iPads appear to be a hot item with many people these days. Selling at about a million units each month, it's a tool to watch out for. I've just got one to toy with. It's an awesome tool really. After the iPhone, the iPad makes more sense. The iPad screen is larger and friendlier to the eyes, provides a better interface and amazingly, there are over 200,000 applications to try out on the iPad. Note that the applications are not all free.
Compared with my trusty notebook computer, it's lighter and the battery lasts at least twice longer - enough charge for almost a whole day of use. With more improvements to come, as reported by the iPad Insider, I believe the iPads will offer more to students.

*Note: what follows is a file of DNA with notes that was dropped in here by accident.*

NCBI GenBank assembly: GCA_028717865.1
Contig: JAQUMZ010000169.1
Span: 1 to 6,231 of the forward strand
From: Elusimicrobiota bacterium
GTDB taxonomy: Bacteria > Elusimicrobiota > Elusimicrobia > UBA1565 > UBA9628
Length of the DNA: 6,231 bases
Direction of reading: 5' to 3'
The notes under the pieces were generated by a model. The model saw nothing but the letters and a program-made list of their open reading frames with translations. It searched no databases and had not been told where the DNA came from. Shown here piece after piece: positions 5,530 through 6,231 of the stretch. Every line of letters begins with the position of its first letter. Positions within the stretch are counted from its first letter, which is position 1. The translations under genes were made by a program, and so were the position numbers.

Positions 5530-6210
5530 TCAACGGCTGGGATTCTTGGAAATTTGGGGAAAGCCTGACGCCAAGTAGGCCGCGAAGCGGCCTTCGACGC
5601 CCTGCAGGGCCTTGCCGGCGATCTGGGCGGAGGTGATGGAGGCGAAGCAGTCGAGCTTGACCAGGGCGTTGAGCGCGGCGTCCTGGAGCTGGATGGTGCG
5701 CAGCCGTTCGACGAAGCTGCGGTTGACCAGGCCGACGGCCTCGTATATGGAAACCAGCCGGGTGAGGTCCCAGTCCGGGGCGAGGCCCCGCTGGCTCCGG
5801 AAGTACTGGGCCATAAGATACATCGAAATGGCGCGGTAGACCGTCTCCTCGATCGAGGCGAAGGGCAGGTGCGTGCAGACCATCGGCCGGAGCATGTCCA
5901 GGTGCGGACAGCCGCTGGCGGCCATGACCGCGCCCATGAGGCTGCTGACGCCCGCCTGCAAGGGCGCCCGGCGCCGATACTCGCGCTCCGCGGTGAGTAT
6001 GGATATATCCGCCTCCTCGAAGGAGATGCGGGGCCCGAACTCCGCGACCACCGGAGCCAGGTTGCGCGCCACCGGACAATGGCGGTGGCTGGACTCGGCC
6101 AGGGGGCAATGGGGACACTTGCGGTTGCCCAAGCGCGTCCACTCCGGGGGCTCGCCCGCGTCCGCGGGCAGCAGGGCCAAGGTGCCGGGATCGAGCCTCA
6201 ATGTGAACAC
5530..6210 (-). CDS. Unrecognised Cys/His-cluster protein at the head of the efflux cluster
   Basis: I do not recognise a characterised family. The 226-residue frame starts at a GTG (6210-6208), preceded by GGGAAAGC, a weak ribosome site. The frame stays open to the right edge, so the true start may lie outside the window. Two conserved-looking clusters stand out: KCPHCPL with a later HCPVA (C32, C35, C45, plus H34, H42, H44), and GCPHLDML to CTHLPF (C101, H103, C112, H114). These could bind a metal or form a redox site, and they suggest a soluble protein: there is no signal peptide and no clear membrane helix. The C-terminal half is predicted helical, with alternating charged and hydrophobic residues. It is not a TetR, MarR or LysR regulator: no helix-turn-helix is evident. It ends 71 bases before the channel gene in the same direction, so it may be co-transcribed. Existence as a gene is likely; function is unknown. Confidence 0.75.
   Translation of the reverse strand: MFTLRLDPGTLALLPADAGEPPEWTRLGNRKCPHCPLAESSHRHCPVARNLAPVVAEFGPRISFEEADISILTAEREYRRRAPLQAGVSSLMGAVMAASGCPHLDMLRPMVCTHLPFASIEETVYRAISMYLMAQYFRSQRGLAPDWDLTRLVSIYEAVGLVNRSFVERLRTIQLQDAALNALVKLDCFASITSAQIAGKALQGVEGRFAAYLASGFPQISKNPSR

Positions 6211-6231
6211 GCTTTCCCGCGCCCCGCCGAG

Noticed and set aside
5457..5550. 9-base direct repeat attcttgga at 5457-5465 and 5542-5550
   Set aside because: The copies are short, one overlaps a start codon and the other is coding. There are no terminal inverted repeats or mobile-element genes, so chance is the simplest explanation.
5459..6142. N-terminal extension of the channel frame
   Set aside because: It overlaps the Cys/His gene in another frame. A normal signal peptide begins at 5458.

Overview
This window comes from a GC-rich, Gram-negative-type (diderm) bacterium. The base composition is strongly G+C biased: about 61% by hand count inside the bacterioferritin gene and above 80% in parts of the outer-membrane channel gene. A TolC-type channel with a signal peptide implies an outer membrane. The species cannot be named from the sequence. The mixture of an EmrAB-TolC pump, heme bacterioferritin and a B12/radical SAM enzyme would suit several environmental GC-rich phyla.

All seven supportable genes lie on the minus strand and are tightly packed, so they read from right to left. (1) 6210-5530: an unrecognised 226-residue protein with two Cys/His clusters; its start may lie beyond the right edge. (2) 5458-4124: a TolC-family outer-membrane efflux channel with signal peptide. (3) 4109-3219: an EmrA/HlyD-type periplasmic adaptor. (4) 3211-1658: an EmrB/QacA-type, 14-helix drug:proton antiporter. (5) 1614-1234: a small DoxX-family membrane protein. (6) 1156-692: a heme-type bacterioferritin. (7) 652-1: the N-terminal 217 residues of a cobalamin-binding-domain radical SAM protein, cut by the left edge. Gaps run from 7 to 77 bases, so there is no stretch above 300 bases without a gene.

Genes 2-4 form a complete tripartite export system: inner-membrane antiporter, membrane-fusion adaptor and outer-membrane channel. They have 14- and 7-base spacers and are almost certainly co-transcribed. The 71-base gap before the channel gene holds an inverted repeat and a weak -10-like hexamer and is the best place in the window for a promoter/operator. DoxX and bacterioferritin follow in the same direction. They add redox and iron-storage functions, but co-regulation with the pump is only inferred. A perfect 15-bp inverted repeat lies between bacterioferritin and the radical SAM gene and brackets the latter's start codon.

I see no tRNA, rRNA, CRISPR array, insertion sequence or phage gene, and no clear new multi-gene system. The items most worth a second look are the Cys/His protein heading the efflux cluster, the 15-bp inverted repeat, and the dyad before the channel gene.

As a personal computing device, it's great for surfing the internet, checking the email, doing online banking, going into facebook, viewing online videos or listening to audio podcasts. It's not intrusive, works pretty much like having a book open in front of you except that it's a multi-media device that's connected to the entire world of resources and information. Beats the time when I was using a modem and a terminal to connect to the university mainframe to run my SPSS jobs or to print my doctoral dissertation in the 80s. Technology has gone very far, indeed.
Hence, it's not surprising that universities are adopting the iPads or experimenting with iPads as a tool. I envisage that once we can have college textbooks as ebooks that can be read and annotated on the iPads, the entire education landscape will change. For some of the latest news on what campuses are doing, read the two articles from the Chronicle of Higher Education below: